Clearly, sea level rise is one of the most alarming signs of climate change. Due to various factors, earth’s oceans have expanded to such an extent that they have started disrupting lives on land. Here are some anecdotes on sea level rise.
Why they’re expanding:
Increased ocean temperatures is one of the key factors behind the seawater rising. The increased heat due to regional phenomena, such as El Niño, which is a periodic warming of the eastern tropical Pacific is making the water expand. Changes in the precipitation and evaporation that feeds the glaciers and ice sheets of Greenland, Antarctica, which fluctuate over the decades is added with extra meltwater from melting ice sheets and glaciers. All these factors combined are causing the sea levels to rise faster and with more velocity than it normally would.
How do we know:
One of the earliest attempts of keeping long-term records of sea-level rise can be found in ancient Venice. Marks cut into building walls gave way to tide gauges in the 19th and 20th centuries and, by the dawn of the 21st, satellite altimetry, with gravimetry soon to follow. Nature, on the other hand, has been keeping proxy records. How? Sedimentary deposits kept over thousands of years by ocean organisms and the action of waves against rock and salt marshes all laid in front of us by mother nature for scientists to analyze. Archeological sites, such as the Roman columns of the Phlagrean Field also stored data that revealed that they were submerged and uplifted by the sea over the years. Then there were the Greeks. Scientists of ancient Greece made connections between climate, the planet’s spherical shape and its angle to the sun. By the 19th century, the role of greenhouse gases and their impact on the climate became clear and were taken seriously. By the beginning of the 20th century, this was being modelled with fluid-filled globes for science students and scientists to study. And by the mid 1950’s, the first low-speed computer simulations appeared. Now there are super computers working day and night keeping records of the ocean with modelling ensembles such as the Coupled Model Intercomparison Project (CMIP). Although these measuring technologies are increasing in accuracy day by day, challenges remain in accurately tracking clouds, precipitation and extreme events.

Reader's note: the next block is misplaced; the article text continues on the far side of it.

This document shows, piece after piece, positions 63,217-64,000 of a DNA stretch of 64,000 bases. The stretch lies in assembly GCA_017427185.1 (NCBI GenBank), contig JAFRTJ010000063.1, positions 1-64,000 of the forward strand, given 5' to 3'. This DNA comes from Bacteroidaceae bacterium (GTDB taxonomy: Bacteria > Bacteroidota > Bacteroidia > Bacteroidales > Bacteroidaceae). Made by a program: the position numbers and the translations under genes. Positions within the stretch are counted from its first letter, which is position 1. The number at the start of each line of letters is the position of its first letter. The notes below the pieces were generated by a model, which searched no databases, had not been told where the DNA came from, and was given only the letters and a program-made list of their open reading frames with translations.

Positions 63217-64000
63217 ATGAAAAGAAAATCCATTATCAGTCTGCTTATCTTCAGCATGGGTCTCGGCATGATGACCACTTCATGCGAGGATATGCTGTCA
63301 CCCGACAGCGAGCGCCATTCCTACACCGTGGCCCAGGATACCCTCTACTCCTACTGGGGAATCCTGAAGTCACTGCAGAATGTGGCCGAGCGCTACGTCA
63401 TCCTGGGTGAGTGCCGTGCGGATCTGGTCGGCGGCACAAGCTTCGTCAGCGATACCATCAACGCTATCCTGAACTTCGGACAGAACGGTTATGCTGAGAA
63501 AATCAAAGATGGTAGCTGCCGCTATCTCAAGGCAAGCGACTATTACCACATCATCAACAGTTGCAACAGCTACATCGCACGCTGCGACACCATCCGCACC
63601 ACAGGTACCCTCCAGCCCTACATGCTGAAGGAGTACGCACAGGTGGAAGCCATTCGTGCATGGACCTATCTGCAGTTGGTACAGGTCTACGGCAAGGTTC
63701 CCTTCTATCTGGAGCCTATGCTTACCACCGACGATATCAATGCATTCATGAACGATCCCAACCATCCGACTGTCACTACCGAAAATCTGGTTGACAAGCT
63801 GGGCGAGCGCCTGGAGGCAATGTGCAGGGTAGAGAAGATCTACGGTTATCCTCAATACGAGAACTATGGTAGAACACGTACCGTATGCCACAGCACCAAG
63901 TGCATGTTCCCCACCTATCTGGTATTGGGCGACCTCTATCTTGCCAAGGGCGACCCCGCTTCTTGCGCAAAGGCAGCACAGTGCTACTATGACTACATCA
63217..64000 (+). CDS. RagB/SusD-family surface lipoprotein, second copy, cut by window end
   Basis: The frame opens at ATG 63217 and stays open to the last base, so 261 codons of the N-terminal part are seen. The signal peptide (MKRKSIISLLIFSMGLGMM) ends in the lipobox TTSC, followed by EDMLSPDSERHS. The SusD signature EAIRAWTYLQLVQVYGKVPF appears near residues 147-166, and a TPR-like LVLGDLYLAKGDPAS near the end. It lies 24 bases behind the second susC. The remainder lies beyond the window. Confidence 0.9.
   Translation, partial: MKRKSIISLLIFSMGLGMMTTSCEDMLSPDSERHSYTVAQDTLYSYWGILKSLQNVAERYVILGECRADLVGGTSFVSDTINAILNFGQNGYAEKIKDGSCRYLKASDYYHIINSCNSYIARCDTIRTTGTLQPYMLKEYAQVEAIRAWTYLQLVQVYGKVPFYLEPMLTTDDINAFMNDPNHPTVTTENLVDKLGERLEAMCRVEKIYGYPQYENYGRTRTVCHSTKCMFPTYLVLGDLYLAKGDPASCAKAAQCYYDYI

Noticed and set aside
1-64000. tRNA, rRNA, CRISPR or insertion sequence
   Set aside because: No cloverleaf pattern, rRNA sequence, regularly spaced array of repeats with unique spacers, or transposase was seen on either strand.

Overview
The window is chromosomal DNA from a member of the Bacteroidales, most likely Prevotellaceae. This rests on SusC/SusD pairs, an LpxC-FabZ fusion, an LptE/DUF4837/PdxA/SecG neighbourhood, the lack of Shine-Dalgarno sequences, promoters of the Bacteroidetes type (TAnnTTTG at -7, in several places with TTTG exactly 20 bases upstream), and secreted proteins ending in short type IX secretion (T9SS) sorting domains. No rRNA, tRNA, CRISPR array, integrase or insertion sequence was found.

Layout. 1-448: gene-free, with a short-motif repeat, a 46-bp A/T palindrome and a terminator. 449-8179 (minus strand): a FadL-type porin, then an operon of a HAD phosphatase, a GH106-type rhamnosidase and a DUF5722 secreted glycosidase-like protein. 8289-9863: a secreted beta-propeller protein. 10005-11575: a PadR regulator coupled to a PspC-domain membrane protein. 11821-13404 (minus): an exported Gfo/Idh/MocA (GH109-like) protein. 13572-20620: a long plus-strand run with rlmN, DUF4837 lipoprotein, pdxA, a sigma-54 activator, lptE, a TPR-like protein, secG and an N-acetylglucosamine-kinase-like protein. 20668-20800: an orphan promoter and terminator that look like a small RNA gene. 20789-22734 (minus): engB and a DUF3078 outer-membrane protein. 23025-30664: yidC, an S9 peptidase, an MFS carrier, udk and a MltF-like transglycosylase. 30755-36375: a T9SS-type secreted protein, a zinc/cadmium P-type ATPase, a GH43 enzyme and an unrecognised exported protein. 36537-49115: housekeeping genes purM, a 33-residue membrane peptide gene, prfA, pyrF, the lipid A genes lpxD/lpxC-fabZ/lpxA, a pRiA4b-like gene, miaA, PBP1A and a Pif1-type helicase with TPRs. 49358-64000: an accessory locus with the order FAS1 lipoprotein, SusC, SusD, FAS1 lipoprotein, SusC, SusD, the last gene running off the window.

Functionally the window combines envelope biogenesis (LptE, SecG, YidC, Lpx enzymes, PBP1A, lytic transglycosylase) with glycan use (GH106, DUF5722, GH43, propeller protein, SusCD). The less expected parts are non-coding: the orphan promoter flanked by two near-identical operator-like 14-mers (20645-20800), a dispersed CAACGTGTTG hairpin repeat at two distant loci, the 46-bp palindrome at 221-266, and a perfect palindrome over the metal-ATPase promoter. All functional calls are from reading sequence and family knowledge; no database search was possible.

What do we do now:
It is by no doubt clear that climate change is the main cause and effect of sea-level rise. Now the question remains is how to deal with it. Global policymakers have come up with two primary responses to the situation. One is mitigation, or direct intervention such as cutting back greenhouse gas emissions, and the other is adaption to whatever change may come. The mitigation process is already running in full swing, with world economies agreeing to reduce or stop using coal-powered fuel to produce electricity. Now if all that doesn’t work, the only way to cope with the changes would be to adapt. And there are some challenges we’ll be facing if we want to adapt. Rising temperatures and sea level, increased coastal flooding and perturbation of weather patterns are among the changes likely to require an adaptive response.
A recent projection has shown that if we don’t learn to adapt, 0.2 to 4.6 of Earth’s population, which makes some 10 million people are likely to see annual flooding by the year 2100, and a 25 to 123 centimeter (0.8 to 4 foot) rise in global mean sea level. That translates to yearly losses in gross domestic product of 0.3 to 9.3 percent. Precautions such as construction of dikes for coastal protection, would bring yearly investment and maintenance costs to $12 to $71 billion by 2100–likely a far smaller figure than the cost of the damages that would otherwise be unavoidable.
But there is no other way. Old fables tell tales of Noah building an ark to save the earth’s living things from a massive flood. But if this kind of change in climate becomes permanent then we’re gonna need a lot more than an ark.